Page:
Michigan’s drug immunity law received some national attention today in a report released by the Center for Justice & Democracy in New York.
The report’s key assertions: the law keeps residents harmed by dangerous drugs out of the courtroom and has not delivered any the economic benefits promised by the law’s backers.
The heavily footnoted report, “A Tragic Blunder: Michigan’s Drug Industry Immunity Law”, concludes the law should be repealed:
“In 1995, under the leadership of then Governor John Engler, the Michigan legislature passed an unprecedented law that prevents its residents from gaining access to the civil justice system if they were harmed by dangerous drugs approved by the Food and Drug Administration (FDA), with the limited exception that the drugmaker did not withhold information from the FDA. Michigan is the only state in the nation that has a drug industry immunity law which allows drug companies to escape accountability in this manner.
“Over the last 15 years or more, as drug companies have had an increasing amount of influence over FDA decision-making and policy, the FDA has fallen down on its job of protecting the public. The result has been perilous for all Americans, with the news now replete with reports of drug industry marketing unsafe drugs to the public with the FDA’s knowledge – Rezulin, Vioxx, and Trasylol, recently featured on 60 Minutes, to name just a few. Yet unlike the residents of any other state, Michiganders have no legal recourse should they be hurt by these or other dangerous drugs that the FDA failed to keep off the market.
“What Michigan lawmakers accomplished with this law is exactly what the pharmaceutical industry has been trying to accomplish unsuccessfully for the last three decades in Congress and state legislatures around the country – eliminating their liability for marketing unsafe drugs, and shielding them from responsibility when their harmful products hurt or kill.
“With the problematic nature of the FDA, it is clear that Michigan needs the protection of its civil justice system. This law undermines public safety, is devastating to many people in Michigan and needs to be repealed.”
The report also discusses the promised economic benefits that were touted by the law’s supporters:
“The Michigan Manufacturers Association, a strong pro-business lobbying group, has stated that it supported the drug immunity law in order to ‘encourage companies – including pharmaceutical companies – to stay in Michigan.’ The high-paying pharmaceutical jobs, however, began trickling out of Michigan even as Governor Engler was signing the bill into law.
“In 1995, the Kalamazoo-based pharmaceutical company Upjohn Co., the company the immunity law was meant to protect, merged with the Swedish company Pharmeacia Corp. After the merger, the new company moved its headquarters and cut hundreds of jobs in Michigan. In 2003, Pharmeacia & Upjohn merged with Pfizer and cut over a thousand additional jobs in Western Michigan.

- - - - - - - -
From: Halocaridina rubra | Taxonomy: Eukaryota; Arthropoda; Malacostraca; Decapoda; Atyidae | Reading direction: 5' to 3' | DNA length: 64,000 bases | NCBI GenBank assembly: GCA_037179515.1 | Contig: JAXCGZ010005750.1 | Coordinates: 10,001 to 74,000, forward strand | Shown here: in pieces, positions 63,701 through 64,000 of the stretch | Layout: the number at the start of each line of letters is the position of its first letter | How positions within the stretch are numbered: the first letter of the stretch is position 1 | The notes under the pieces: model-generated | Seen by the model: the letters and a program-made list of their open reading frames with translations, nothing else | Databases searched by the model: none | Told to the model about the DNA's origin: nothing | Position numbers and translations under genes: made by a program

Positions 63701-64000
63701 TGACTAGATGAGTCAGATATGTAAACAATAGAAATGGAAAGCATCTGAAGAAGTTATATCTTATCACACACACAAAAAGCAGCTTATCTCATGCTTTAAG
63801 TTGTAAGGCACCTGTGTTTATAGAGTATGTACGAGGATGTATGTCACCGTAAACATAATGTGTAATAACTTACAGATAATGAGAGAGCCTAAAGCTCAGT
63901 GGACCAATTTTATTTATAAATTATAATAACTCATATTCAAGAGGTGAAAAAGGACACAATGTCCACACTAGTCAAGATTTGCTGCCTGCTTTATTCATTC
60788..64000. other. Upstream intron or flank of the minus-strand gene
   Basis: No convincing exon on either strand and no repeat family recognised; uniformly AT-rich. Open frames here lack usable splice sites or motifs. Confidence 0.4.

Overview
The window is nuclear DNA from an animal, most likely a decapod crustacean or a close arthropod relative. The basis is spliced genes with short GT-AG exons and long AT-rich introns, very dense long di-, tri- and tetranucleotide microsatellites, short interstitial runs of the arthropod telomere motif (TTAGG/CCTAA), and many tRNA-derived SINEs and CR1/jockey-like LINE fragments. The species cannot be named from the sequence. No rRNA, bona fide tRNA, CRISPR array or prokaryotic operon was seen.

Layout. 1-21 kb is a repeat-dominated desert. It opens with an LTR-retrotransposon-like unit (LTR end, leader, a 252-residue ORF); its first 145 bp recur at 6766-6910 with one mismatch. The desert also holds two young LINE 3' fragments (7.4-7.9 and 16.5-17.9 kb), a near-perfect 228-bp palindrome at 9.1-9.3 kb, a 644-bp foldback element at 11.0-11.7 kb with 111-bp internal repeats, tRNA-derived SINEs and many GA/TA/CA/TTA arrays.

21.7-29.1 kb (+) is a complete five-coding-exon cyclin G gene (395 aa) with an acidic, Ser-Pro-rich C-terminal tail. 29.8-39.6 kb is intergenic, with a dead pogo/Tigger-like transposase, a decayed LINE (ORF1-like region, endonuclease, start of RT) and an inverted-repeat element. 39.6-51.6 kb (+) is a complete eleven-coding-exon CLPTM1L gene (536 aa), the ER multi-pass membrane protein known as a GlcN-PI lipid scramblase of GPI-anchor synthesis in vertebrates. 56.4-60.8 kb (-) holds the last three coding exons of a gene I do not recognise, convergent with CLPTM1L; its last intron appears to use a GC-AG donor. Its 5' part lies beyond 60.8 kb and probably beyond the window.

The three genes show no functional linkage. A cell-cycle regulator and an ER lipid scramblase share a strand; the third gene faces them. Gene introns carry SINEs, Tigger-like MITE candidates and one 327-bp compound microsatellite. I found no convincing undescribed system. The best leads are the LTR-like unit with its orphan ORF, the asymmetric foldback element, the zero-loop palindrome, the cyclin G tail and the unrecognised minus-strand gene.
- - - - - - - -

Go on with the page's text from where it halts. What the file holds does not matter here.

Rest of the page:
“In December 2006, responding to an effort to repeal the drug company immunity law, the Detroit News ran an editorial praising Pfizer for providing so many good jobs in the state. Less than a month later, Pfizer announced it was closing the Kalamazoo and Ann Arbor research and development facilities – a move that affected thousands of jobs in Michigan. A year later, the Ann Arbor site was nearly abandoned and hundreds of Pfizer employees and their families had moved out of the state.”
In an editorial last Sunday, the Detroit News again took to the stump to support the drug immunity law:
“State lawmakers should abandon efforts to repeal the Michigan law, which protects drug companies that comply with standards set by the U.S. Food and Drug Administration (FDA) and whose products were tested and approved by the agency. …
“The whole idea of the FDA is to set and enforce national standards, including rules for drugs and medical devices. As a result, U.S. health care is one of the most advanced systems in the world. New and exotic procedures and drugs save lives even though most all carry some risk.
“To the extent there’s a problem with FDA procedures, it belongs to Congress and the agency itself. If stricter or looser rules are needed for a product line, both federal lawmakers and FDA officials can make that happen.”
But according to the center’s report, the Michigan Senate, which has resisted repeal efforts, has tacitly admitted the FDA’s oversight leaves something to be desired.
“[I]n late January 2008, just hours before Governor Jennifer Granholm’s State of the State address in which she expressed support for repeal, the Senate passed a non-binding resolution calling on the FDA to ‘establish stricter standards for the drug approval process.’ This was an obvious concession that the FDA was failing in its job, yet the Senate continued to support immunity for those harmed by the FDA’s failures.”
The repeal legislation is still awaiting a hearing in the Senate. See this post: The Michigan Lawyer: Drug immunity law: politicos jockey for position